Poll Shows Consumers Believe Health Insurance Companies Seek to Increase Profits at the Expense of Nation’s Most Chronically Ill

FOR IMMEDIATE RELEASE

88% of Voters Will Not Support Legislators Who Side with Insurers Over Sickest Patients

ROCKVILLE, Md. (June 22, 2018)—A new national poll released today by the American Kidney Fund (AKF) found that 91 percent of Americans believe insurance companies should not be allowed to deny coverage for people with chronic diseases whose premiums are paid by charitable organizations. The poll of 1,110 adults, which includes a representative sample of California residents, was conducted by YouGov for AKF, in response to legislation proposed in California. The legislation, SB 1156, was introduced by the insurance lobby through Sen. Connie Leyva to prevent dialysis patients with end-stage renal disease (ERSD) from using charitable assistance to pay for their insurance premiums.

“Consumers nationally, and in California, overwhelmingly reject the efforts by the billion-dollar health insurers, their lobbyists and their legislative patrons to deny charitable assistance that pays patients’ health insurance premiums,” said LaVarne A. Burton, president and CEO of the American Kidney Fund. “If SB 1156 in its current form is enacted, each patient will face significant obstacles in getting approval to use charitable assistance in paying their insurance premiums. This means patients will face missed or delayed lifesaving treatments, crushing medical costs and uncertainty about future care.”

Known as “charitable premium assistance,” the federally approved practice of patients applying for and receiving help from charities to pay insurance premiums has long been accepted. Yet recent efforts by insurers to undermine the practice have left many of the nation’s sickest patients worried about their insurance coverage. In California more than 3,800 dialysis and kidney transplant patients—who overwhelmingly are unable to work because of their illness—rely on help from AKF to afford the cost of their health insurance premiums.

The research found that 76 percent of respondents believe insurers want to block charitable premium assistance in order “to increase the company’s profits by not providing coverage for people who are very sick.” Among Californians, 75 percent believe insurers are more interested in protecting their profits than patients. By a margin of three to one, Californians overwhelmingly reject the notion that insurers are engaging in this practice to keep the cost of insurance low for everyone.

“Consumers are smart enough to see through the insurers’ false statements and to recognize insurer efforts to end or limit charitable premium assistance are clear evidence of insurers doing what they do best: trying to find every possible way not to pay for sick people’s care,” said Burton. “The question is whether they’ve been able to find enough legislators who will take the insurers’ side instead of protecting sick patients.”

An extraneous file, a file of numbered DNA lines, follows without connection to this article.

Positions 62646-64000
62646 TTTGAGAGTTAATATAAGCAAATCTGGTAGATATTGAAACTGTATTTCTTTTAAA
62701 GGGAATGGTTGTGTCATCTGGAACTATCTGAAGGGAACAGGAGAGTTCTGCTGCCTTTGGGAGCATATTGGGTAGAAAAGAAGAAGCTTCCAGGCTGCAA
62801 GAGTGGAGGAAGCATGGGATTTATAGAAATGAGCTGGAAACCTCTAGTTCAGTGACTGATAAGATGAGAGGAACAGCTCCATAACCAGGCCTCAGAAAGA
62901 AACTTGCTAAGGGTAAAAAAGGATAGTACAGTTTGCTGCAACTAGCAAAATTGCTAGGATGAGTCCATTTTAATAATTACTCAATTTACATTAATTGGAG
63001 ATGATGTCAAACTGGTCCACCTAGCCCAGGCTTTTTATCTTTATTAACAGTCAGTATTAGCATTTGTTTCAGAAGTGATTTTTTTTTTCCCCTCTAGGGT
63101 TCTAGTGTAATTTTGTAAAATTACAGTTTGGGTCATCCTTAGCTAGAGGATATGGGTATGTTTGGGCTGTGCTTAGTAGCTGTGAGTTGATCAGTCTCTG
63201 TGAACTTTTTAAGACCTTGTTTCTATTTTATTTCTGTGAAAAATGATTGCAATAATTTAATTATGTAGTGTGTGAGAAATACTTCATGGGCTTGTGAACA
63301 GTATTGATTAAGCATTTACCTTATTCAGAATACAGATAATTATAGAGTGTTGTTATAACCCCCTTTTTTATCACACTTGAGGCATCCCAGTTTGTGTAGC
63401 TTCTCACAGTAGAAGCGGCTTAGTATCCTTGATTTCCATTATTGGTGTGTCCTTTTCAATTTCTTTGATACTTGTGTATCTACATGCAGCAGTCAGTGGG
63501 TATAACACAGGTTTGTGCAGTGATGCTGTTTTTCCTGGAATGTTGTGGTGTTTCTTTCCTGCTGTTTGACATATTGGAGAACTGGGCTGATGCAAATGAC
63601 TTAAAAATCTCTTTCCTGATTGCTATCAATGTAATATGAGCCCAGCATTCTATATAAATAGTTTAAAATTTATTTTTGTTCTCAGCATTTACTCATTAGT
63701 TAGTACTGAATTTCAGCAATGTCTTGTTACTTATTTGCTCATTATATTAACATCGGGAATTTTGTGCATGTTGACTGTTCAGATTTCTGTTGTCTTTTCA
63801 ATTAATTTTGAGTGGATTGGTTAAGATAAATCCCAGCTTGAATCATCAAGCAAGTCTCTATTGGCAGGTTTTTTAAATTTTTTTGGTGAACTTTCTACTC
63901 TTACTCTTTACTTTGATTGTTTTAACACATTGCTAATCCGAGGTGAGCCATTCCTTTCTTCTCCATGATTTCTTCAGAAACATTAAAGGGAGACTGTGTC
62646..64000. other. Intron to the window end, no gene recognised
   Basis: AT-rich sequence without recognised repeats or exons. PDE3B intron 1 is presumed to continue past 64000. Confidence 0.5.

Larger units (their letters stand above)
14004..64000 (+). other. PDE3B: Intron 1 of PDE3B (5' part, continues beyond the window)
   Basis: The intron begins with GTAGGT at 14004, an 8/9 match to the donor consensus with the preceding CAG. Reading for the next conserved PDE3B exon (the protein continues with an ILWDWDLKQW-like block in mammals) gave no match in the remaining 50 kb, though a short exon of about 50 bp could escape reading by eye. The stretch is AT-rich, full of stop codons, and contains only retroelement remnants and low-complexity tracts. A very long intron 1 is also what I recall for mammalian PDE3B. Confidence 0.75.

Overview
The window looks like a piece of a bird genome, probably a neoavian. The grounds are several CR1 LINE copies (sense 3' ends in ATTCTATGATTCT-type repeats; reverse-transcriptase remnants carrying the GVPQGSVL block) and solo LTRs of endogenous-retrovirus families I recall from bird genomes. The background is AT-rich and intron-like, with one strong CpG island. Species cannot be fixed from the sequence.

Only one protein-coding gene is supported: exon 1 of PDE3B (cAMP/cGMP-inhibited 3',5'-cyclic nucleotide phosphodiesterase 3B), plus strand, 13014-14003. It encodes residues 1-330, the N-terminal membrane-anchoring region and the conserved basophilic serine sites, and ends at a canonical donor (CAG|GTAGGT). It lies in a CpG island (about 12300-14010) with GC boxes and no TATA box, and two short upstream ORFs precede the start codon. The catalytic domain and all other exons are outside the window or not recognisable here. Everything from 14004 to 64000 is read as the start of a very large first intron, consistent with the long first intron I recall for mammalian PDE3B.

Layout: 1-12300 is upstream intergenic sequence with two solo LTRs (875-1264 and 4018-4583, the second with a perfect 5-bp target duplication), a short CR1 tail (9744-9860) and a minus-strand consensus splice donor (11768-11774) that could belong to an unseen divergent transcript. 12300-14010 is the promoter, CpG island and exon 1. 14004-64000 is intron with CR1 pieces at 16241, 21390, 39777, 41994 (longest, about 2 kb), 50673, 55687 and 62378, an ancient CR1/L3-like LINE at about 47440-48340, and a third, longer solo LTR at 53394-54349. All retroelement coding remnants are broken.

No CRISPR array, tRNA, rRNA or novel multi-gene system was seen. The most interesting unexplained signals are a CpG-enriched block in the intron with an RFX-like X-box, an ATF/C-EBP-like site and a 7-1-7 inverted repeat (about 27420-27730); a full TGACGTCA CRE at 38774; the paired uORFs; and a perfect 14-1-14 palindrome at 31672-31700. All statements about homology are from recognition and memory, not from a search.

The poll showed that individuals are not inclined to vote for legislators who side with insurers. A vast majority of respondents (88 percent nationally and 83 percent in California) are less willing to vote for a politician who supports the industry’s efforts.

The American Kidney Fund’s research was undertaken June 19-20, 2018, because of the imminent threat presented to California’s ERSD patients. Among the survey’s findings:

  • 91 percent of respondents felt private insurance companies should not be allowed to kick patients with chronic diseases off their health insurance if the patients' premiums are paid by an organization such as a nonprofit charity; in California, 89 percent reject the practice
  • 87 percent of consumers support the government’s current position of allowing private charities to help patients pay their insurance premiums, co-pays, and out-of-pocket costs when the patient suffers from a debilitating illness, like kidney failure; 86 percent of Californians support the current federal position
  • 71 percent of respondents think patients with a chronic disease should be able to choose their health insurance plan. This number dramatically exceeds those who think state and federal governments (17 percent), or health insurance companies (13 percent), should choose which health insurance a patient with a chronic disease can have.

“The harm caused by this bill is so great that we are seeing a growing chorus of voices from patient advocates, doctors, families, social workers, consumer advocates and taxpayer advocates who are coming together to voice opposition to the insurers’ strong-arm tactics,” concluded AKF’s Burton. “I believe people inherently understand that if insurers are successful in their campaign against people with kidney disease, people with other chronic diseases will be easy next targets. We’ll continue working together to protect patients and focus our attention on the elected officials who are inclined to side with billion-dollar insurers over chronically ill patients.”

About the American Kidney Fund

As the nation’s leading independent nonprofit working on behalf of the 30 million Americans with kidney disease, the American Kidney Fund is dedicated to ensuring that every kidney patient has access to health care, and that every person at risk for kidney disease is empowered to prevent it. AKF provides a complete spectrum of programs and services: prevention outreach, top-rated health educational resources, and direct financial assistance enabling 1 in 5 U.S. dialysis patients to access lifesaving medical care, including dialysis and transplantation. AKF holds the highest ratings from the nation’s charity watchdog groups, including Charity Navigator, which includes AKF on its “top 10” list of nonprofits with the longest track records of outstanding stewardship of the donated dollar, and GuideStar, which has awarded AKF its Platinum Seal of Transparency.